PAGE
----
Review: Polar S625X

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As I've mentioned previously, a heart rate monitor is an essential training tool for endurance athletes. After I lost one HRM in the ocean in Bali and another died on me, I finally decided it was time to buy something new, so I sprung for the Polar S625X.

The S625X is a pretty nice unit with a lot of advanced features including:

  • Five programmable training modes with multiple heart rate limits and interval timers.
  • Polar's new softer and more comfortable wearlink transmitter.
  • Infrared computer interface.
  • Barometric altimeter.
  • Foot-mounted speed sensor.
  • Some automatic fitness detection features that I haven't really tried out yet.

I've had the HRM for a week or so and so far I'm pretty pleased with it. The heart rate feature seems to track better than any unit I've had before (I've seen others that would periodically freak out and read 239 bpm or so and this one hasn't yet). The altimeter is a pretty nice feature. I didn't expect to like it, but it's pretty nice when you're climbing on the bike and want to get an idea how much further it is to the top of the hill.

The big new feature in this unit is the foot pod, which I have mixed feelings about: Either I screwed up calibrating it or I'm running about 5% slower than I thought I was, which is certainly possible but a bit surprising since I've run on timed courses before and generally thought I had a good sense of pace. Even assuming it is accurate, I'm not sure it's really that important to get exact distances, since I generally train by time anyway.

The altimeter makes the watch/receiver pretty thick, but once you have it on you don't really notice it. Same thing with the footpod, which I had originally expected to be annoying but you get used to it fast. You do have to be a little careful how you tie it onto your shoe cause otherwise it can poke into the top of your foot. The other alternative for getting distance measurements is to buy a GPS-based unit like the Garmin 305. I considered the Garmin, but the receiver seems even bigger and clunkier than the Polar (mine weighs 60g versus the 77g reported weight on the Garmin 305) and I worried about having it on my wrist.

The big surprise for me is the UI: traditionally the Polar UIs have been pretty bad, but despite the really large number of features, once you get the general idiom the controls on S625X seem pretty obvious. All-in-all I'm pretty happy with this unit, especially considering I was able to use my 20% off coupon at REI when I bought it (somewhat annoyingly REI doesn't let you use those coupons on GPS units).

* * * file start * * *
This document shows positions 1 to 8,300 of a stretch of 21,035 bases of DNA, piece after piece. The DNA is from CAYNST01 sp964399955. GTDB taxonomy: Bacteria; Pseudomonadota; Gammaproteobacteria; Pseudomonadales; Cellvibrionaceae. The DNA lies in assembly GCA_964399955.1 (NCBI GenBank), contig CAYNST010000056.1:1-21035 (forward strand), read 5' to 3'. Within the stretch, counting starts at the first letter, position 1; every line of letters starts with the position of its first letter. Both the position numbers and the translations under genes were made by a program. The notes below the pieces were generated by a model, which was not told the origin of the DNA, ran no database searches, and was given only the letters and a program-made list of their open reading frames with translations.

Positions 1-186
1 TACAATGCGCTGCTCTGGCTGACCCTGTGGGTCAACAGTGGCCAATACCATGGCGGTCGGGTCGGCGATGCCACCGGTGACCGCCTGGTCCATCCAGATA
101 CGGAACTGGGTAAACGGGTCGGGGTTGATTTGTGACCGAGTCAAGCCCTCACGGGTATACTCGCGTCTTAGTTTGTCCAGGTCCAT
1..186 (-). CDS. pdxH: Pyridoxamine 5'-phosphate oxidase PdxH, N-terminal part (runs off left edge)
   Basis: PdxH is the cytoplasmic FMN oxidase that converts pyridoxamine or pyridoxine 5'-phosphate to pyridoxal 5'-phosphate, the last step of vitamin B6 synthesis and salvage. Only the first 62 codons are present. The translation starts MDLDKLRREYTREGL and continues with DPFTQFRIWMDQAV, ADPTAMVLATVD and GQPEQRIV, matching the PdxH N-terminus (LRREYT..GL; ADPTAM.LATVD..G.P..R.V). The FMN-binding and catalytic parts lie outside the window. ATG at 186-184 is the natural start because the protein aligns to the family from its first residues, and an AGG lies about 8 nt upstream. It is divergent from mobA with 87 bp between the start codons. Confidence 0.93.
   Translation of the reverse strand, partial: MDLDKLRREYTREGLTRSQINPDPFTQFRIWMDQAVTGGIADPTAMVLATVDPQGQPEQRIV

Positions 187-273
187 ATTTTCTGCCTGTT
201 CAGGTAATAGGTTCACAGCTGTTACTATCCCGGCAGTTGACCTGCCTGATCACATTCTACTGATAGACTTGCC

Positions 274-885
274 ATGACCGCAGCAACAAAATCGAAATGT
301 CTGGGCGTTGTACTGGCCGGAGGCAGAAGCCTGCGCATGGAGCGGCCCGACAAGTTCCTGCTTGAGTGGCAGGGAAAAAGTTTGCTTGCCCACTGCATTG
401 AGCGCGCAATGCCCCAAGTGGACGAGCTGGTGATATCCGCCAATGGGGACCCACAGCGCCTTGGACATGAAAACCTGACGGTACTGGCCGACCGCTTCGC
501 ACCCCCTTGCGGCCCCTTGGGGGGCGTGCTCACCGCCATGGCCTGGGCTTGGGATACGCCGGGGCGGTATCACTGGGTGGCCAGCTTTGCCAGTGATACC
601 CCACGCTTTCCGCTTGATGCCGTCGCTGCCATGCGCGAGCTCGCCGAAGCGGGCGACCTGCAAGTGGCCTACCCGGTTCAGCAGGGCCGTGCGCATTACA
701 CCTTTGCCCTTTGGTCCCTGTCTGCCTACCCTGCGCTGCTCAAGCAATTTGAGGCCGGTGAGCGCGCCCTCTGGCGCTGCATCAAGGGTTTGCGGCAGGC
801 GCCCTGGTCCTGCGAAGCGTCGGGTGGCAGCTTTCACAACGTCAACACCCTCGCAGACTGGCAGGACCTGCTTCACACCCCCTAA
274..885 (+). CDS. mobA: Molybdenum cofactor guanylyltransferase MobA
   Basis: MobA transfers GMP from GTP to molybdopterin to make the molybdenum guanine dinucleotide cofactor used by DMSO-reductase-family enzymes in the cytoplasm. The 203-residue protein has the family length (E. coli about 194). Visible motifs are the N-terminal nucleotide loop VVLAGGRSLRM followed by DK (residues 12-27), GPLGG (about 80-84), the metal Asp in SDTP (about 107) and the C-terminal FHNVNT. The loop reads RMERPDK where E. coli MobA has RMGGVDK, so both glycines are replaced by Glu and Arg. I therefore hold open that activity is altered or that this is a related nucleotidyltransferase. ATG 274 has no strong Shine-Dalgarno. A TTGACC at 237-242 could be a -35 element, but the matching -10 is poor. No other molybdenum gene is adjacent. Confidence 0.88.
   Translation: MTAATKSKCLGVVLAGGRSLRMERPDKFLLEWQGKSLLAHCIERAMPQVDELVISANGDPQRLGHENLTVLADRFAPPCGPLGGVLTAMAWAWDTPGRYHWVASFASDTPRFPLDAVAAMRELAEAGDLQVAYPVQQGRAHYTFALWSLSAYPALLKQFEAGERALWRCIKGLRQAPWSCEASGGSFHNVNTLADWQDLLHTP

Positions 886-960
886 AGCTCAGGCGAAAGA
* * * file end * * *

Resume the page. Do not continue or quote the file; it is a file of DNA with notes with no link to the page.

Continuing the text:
I got the Garmin Forerunner 301 for my birthday a couple of weeks ago, not sure the differences with the 305. Previously I had the Timex GPS HRM but it broke.

The Timex had the GPS in a shoulder-mounted unit separate from the watch, which communicated wirelessly with the watch like the heart rate sensor. The Garmin integrates the GPS into the wrist unit. You wouldn't wear the Garmin all day like the usual watch-type HRM, you just strap it on for a run. I keep my regular watch on my left wrist and strap the Garmin on the right wrist.

The negatives on the Garmin are that it is indeed bulky and the velcro strap is not as comfortable as the usual watch strap. However I don't notice it when running. The other thing I don't like, vs the Timex, is that it seems like I can't start it timing and recording until the GPS syncs up, which usually takes about 30 seconds, but sometimes longer on certain courses where I start out in the trees. Plus, it doesn't beep when the GPS syncs (at least, I've never heard it) so I have to keep glancing at it and then start the timer when it does.

However, the HUGE feature of the Garmin is that it uploads all of the run data to the computer. It shows heart rate, pace, elevation, and your course superimposed on a road map. You can scan along with the mouse and it shows you your heart rate or pace at each point, while highlighting your location on the map, so you can see how you were running everywhere along the course. The Timex had no such upload feature so this is a whole new world for me, and I really love it.

The Garmin has some other features, like a map display showing your path while you're running, but it's tiny and has no terrain features so it's not much use. I haven't needed its "create a course back to your starting point" feature, I don't run far enough to get lost. And it has a "virtual running partner" who can pace you; but I run with my dog, which requires a certain amount of flexibility that is unsuited to that kind of clockwork.

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